President Donald Trump’s plan to replace the late Justice Ruth Bader Ginsburg on the U.S. Supreme Court gained momentum on Tuesday after Senate Republicans all but quashed Democrats’ hopes of stalling a nominee until Inauguration Day.
Trump said he’ll announce his pick on Saturday, setting an accelerated timetable as Senator Mitt Romney — the Utah Republican and frequent Trump critic — said that he supports moving forward with a confirmation vote.
Romney’s backing likely clears the way for a confirmation vote either before or just after the Nov. 3 election to decide control of the White House and Congress next year. Senator Dick Durbin, the No. 2 Democratic leader in the chamber, said there’s little his party can do to stop the vote.
Ginsburg’s death and the fight to fill the seat undoubtedly will dominate the closing six weeks of the campaign, and could be decisive in Trump’s battle with Joe Biden for the White House. Democrats have already seen an avalanche of donations amid fears of a generation-long conservative hold on the Supreme Court.
But those efforts are unlikely to delay Trump’s plan to put his third justice in the high court. While GOP Senators Lisa Murkowski of Alaska and Susan Collins of Maine have said they oppose a vote before the election, other Republicans have quickly lined up behind Trump and Majority Leader Mitch McConnell.
Romney, who has opposed Trump and even broke party ranks in voting to remove him after he was impeached, had been considered a possible ally for Democrats’ efforts to delay a confirmation. Until Tuesday.
“The historical precedent of election-year nominations is that the Senate generally does not confirm an opposing party’s nominee but does confirm a nominee of its own,” Romney said in a statement. “I intend to follow the Constitution and precedent in considering the president’s nominee. If the nominee reaches the Senate floor, I intend to vote based upon their qualifications.”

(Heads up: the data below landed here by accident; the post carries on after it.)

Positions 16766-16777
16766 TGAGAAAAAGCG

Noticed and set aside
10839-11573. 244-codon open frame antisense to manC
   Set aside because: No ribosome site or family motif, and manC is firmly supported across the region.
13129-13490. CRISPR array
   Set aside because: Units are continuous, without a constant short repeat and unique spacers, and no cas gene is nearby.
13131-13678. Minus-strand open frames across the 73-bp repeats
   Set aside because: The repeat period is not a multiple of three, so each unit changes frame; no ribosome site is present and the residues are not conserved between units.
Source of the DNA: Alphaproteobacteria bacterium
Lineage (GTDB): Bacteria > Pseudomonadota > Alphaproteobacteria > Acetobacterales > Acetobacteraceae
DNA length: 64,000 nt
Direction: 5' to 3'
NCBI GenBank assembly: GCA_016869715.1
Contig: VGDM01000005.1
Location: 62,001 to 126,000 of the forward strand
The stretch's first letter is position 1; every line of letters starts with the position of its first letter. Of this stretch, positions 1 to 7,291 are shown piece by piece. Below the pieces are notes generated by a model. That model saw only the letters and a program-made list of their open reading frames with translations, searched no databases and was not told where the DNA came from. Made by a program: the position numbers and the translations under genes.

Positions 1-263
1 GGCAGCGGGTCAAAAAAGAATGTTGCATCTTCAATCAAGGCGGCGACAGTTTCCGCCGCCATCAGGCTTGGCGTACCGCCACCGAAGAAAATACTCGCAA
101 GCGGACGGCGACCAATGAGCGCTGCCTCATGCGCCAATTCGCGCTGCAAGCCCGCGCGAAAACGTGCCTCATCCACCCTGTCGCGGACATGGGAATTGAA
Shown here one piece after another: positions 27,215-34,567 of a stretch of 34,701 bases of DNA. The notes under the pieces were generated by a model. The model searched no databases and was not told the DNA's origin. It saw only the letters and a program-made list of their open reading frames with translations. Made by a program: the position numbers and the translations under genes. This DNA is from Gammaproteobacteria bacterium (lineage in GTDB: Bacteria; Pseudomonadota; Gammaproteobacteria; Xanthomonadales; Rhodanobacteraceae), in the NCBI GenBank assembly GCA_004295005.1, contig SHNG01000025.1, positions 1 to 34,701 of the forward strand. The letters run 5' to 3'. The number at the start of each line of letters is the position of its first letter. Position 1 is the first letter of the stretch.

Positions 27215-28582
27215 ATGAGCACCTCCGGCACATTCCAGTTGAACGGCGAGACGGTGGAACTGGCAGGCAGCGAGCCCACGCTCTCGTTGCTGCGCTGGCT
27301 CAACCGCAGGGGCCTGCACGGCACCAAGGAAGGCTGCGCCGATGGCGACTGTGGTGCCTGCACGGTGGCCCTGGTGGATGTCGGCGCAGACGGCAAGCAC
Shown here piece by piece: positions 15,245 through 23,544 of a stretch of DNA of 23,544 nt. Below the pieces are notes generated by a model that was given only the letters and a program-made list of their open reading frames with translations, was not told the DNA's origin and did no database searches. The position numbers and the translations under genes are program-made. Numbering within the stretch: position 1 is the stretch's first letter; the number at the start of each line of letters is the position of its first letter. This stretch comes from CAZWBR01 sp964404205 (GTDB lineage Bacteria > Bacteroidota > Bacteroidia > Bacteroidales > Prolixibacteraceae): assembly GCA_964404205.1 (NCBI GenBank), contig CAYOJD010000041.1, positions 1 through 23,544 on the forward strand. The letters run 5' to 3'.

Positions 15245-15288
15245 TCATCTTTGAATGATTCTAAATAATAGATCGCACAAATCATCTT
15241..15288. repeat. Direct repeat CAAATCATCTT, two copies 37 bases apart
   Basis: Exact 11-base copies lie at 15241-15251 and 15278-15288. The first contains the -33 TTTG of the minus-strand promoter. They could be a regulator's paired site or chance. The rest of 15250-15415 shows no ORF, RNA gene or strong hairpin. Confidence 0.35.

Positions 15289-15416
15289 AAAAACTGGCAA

Trump is moving toward nominating Amy Coney Barrett, a judge on the Seventh Circuit Court of Appeals based in Chicago, people familiar with the matter have said, despite the president saying Monday he’s considering as many as five candidates.
Barrett met with Trump and separately with White House Counsel Pat Cipollone on Monday, said people familiar with the discussions. Barrett is a favorite of anti-abortion rights advocates, who are heavily lobbying the White House and Trump personally to nominate her. She’s also preferred by McConnell, according to people close to him.
Another closely watched Republican, West Virginia Senator Shelley Moore Capito, also announced Tuesday that the Senate should move forward on Trump’s nominee.
Senate Judiciary Committee Chair Lindsey Graham said he’s confident the full Senate vote will occur before the election. He said he also expects that his committee’s confirmation hearings will last as long as they typically do, which is a total of four days.
“We’re going to try to keep the process like we’ve had it before,” said Graham, a South Carolina Republican.
GOP leaders likely will decide during a lunch meeting Tuesday on timing for a confirmation vote. McConnell on Monday reaffirmed his vow that a vote would be held this year. He suggested it could take place by Election Day but didn’t commit to a timeline.
Senate Minority Leader Chuck Schumer accused Republicans of shifting their arguments to make an appointment with enormous stakes over issues ranging from health care to environmental rules to abortion.
He and other Democrats have cited the stance taken by numerous Republicans in 2016, when they prevent then-President Barack Obama’s court nominee from even getting a hearing.
“If a Senate majority over the course of six years steals two Supreme Court seats using completely contradictory rationales, how could we expect to trust the other side again?” said the New York Democrat, referring to the GOP’s blocking of Obama’s nominee in 2016.
Senator Richard Blumenthal, a Connecticut Democrat, said the American public “should have their voices heard in the election, and there should be nothing done before they vote.”
He accused Republicans of engaging in an “absolutely hypocritical, treacherous rush” to fill the vacant court slot.
Nevertheless, Democrats already are conceding that there is little they can do to slow down the confirmation process or prevent McConnell from getting his vote on the Senate floor. Durbin, who’s also a senior member of the Judiciary panel, said his party can hold up the committee vote advancing the pick by a week. Beyond that, he said, they have few other tools if the nominee has enough Republican votes.
“I’ve been around here a few years,” Durbin said. “You can slow things down, but you can’t stop them. There comes a point. We will use whatever tools we have available, but ultimately there will be a vote.”
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